The Problem With Meaning
Not long ago, a friend sent me a speech that the great civic leader John Gardner gave to the Stanford Alumni Association 61 years after he graduated from that college. The speech is chock-full of practical wisdom. I especially liked this passage:
“The things you learn in maturity aren’t simple things such as acquiring information and skills. You learn not to engage in self-destructive behavior. You learn not to burn up energy in anxiety. You discover how to manage your tensions. You learn that self-pity and resentment are among the most toxic of drugs. You find that the world loves talent but pays off on character.
“You come to understand that most people are neither for you nor against you; they are thinking about themselves. You learn that no matter how hard you try to please, some people in this world are not going to love you, a lesson that is at first troubling and then really quite relaxing.”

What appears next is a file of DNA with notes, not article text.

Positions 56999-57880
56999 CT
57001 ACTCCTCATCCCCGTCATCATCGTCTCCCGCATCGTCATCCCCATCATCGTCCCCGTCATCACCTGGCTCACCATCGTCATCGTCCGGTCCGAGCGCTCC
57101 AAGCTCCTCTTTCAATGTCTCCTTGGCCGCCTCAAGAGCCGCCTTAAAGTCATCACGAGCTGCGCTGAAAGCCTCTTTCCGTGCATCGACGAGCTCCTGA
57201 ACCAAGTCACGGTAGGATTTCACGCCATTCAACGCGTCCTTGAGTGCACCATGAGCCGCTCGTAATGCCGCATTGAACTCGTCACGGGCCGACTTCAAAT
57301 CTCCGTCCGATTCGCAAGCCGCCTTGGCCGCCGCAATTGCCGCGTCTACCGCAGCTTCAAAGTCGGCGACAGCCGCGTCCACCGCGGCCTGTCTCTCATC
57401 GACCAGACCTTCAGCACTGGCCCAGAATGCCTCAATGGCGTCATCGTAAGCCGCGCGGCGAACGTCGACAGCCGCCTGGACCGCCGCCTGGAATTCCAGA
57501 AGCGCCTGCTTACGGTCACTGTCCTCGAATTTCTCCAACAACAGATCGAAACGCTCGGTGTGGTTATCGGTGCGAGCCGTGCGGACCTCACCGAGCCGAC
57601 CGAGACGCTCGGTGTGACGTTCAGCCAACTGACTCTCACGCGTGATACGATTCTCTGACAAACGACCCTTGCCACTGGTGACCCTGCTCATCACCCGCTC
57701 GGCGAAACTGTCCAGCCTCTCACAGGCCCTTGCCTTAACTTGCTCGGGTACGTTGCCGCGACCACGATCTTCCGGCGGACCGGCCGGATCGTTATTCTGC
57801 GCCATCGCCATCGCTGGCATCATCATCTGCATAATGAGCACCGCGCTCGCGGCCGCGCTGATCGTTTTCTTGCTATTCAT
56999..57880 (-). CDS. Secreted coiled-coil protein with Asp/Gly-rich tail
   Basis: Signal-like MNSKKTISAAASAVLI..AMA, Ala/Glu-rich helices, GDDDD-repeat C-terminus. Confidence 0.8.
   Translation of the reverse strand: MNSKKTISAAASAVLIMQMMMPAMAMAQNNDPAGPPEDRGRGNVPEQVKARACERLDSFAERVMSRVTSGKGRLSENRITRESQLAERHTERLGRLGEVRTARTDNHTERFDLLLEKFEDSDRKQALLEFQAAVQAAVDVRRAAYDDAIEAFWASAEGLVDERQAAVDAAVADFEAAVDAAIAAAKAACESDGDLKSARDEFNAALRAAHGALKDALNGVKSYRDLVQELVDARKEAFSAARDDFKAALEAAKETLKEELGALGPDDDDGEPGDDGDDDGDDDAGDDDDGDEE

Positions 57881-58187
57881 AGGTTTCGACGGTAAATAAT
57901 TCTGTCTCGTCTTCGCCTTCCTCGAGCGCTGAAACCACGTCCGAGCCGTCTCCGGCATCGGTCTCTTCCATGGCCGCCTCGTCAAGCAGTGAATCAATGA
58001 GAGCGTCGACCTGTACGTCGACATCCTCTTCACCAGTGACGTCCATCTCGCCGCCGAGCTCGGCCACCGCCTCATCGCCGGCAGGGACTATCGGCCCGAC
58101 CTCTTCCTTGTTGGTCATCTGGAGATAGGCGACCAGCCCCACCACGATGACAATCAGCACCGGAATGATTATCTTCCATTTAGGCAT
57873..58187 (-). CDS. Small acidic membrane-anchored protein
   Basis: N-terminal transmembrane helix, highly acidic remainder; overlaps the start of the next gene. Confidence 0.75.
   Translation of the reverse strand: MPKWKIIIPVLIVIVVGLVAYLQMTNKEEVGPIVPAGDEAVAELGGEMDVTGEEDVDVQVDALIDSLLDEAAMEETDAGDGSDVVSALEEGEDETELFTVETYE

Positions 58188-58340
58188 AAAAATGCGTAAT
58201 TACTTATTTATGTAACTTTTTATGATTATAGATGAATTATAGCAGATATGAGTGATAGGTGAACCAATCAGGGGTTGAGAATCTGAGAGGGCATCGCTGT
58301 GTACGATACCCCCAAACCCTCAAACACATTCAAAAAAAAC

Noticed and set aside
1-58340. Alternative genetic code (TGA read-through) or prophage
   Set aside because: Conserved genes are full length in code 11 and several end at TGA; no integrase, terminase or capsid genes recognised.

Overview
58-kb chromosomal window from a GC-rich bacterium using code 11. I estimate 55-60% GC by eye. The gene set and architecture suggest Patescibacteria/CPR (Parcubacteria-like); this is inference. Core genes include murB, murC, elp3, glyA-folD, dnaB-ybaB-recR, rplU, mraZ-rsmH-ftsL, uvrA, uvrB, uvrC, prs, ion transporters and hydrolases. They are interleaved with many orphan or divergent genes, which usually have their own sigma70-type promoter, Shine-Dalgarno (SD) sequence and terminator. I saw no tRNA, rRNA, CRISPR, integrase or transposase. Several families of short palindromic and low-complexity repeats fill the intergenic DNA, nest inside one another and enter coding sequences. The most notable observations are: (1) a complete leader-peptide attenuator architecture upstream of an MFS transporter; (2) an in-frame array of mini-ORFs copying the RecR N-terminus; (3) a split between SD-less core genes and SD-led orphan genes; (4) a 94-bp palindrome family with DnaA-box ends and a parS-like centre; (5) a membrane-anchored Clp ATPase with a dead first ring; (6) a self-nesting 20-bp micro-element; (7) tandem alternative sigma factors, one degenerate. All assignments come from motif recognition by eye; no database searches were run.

Gardner goes on in this wise way. And then, at the end, he goes into a peroration about leading a meaningful life. “Meaning is something you build into your life. You build it out of your own past, out of your affections and loyalties, out of the experience of humankind as it is passed on to you. ... You are the only one who can put them together into that unique pattern that will be your life.”
Gardner puts “meaning” at the apogee of human existence. His speech reminded me how often we’ve heard that word over the past decades. As my Times colleague April Lawson puts it, “meaning” has become the stand-in concept for everything the soul yearns for and seeks. It is one of the few phrases acceptable in modern parlance to describe a fundamentally spiritual need.
Yet what do we mean when we use the word meaning?